This is more advanced knowledge for your higher level students. Great for making writing more formal and easy to learn if they already have a good grip of relative clauses. Perhaps see my previous guide on these first here! How To Teach Relative Clauses
Why Use Them?
- They give more information about the noun.
- They eliminate the need for the relative pronoun, useful if students have trouble remembering which one to use.
- Avoid repetition of relative pronouns.
The present participle is the -ING form of the verb. The present participle differs in use from the gerund, in that the latter can be used to replace a noun. For example;
I really like swimming
In this example we can exchange the gerund for a noun, such as ‘Chocolate’ and it would still make sense. However, we cannot exchange a present participle for a noun.
Sitting on the stairs, he seemed lonely and forlorn
Does it make sense to replace the word ‘sitting’ with ‘chocolate’? Of course not! There is your difference.
Using a present participle to replace a relative pronoun requires that the sentence have an active meaning. Consider these examples;
The light which swings from the ceiling.
The chef who is cooking in the kitchen.
A castle which sits on the mountainside.
Using a present participle in these cases means deleting the relative pronoun and the verb from the original sentences and replacing it with the new form. Like so;
which swingsswinging from the ceiling.
who is cookingcooking in the kitchen
which sitssitting on the mountainside.
Using this emphasizes that the first action was completed before the second action started. It is a form of the present participle.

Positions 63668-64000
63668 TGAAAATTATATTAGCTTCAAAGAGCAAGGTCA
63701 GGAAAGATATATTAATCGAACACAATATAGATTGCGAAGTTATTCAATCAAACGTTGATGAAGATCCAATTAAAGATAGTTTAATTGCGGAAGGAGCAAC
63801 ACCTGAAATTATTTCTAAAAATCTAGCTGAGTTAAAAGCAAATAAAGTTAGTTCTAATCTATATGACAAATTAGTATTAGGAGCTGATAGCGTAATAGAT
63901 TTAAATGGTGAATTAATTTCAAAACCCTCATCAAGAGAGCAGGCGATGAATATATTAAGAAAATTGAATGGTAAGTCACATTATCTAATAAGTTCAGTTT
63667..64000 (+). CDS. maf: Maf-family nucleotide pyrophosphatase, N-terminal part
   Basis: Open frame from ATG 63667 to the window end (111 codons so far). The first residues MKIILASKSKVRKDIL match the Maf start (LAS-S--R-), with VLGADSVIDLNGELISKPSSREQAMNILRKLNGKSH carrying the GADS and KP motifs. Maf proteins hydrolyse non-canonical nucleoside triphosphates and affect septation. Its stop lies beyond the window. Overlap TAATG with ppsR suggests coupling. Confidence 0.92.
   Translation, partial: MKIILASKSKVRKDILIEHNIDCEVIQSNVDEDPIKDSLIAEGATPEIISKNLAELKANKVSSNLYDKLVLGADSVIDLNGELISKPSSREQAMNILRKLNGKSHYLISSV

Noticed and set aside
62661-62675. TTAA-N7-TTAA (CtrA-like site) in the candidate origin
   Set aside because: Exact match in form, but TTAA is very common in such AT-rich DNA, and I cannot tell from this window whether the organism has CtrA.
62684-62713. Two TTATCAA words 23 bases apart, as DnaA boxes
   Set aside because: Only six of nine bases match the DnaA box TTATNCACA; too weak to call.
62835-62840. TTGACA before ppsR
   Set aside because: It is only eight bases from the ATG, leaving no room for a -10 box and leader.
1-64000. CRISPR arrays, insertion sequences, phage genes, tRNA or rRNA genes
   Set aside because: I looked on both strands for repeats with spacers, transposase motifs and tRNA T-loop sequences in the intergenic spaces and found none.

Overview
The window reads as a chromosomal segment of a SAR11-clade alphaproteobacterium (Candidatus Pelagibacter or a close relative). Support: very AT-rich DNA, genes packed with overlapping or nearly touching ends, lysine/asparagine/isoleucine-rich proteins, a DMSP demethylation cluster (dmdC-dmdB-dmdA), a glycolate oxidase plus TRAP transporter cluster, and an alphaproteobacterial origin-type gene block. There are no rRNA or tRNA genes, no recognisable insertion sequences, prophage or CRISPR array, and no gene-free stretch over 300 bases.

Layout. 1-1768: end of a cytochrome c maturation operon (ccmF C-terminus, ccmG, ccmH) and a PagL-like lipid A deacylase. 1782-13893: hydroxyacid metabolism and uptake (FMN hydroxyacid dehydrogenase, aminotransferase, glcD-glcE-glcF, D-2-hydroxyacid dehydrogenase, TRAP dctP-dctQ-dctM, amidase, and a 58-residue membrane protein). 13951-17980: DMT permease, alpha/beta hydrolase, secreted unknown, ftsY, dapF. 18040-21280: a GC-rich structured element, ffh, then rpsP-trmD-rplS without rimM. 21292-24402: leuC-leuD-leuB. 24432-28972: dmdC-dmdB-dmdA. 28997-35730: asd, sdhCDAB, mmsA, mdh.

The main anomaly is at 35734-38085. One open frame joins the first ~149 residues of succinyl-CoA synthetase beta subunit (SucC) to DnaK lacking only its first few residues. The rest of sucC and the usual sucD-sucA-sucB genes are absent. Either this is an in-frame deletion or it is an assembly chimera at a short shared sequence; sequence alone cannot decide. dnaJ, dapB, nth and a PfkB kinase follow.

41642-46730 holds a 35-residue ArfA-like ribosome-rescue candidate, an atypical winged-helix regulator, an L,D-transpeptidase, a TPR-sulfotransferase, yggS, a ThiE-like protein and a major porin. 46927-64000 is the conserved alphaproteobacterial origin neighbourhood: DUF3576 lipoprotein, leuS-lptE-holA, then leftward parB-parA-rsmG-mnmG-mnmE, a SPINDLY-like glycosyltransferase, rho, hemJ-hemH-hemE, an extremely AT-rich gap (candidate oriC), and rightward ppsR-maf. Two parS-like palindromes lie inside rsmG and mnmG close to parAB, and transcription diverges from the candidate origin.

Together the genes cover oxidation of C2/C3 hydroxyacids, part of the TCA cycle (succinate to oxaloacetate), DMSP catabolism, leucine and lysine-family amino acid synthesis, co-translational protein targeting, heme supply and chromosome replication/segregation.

Having enumerated the problems, he started talking about solutions.
It is common for students, and even natives, to put a preposition before the participle, but this is incorrect. It is not necessary to put anything before the verb.
After having enumerated the problems, he started talking about solutions.
This is formed by the past participle (third form of the verb) and is used when the sentences has a passive meaning.
The note which was given to me by Sarah.
The book which was written by Charles Dickens.
The artwork which was done by my class.
To use a participle clause here, we need only remove the relative pronoun and the verb ‘to be’ from the sentences. Easy peasy!
which wasgiven to me by Sarah.
which waswritten by Charles Dickens.
which wasdone by my class.
- It’s generally better to use the regular relative clause instead of the participle if it’s one particular action that is not repeated.
The man putting the coffee on the table yesterday
The man who put the coffee on the table.
- If the subject and the object in a perfect participle clause are not the same, the sentence may be a little confusing, or even funny! So make sure to clarify!
Having run 10km, my shirt was wet and clinging to my back. (Who ran the 10km? Me or my shirt?!)
Having danced all day and all night, the dress was a little stained and creased. (Again, who was dancing all that time? Me or the dress?!)
- Students often get confused with the difference between a present and a past participle. Thinking that one has a past meaning, and the other a present one. As you can see above, it has nothing to do with past or present, the difference is whether the sentence is ACTIVE or PASSIVE, don’t forget to clear up any doubts!
Any more tips for correct participle clause usage? Let me know in the comment section!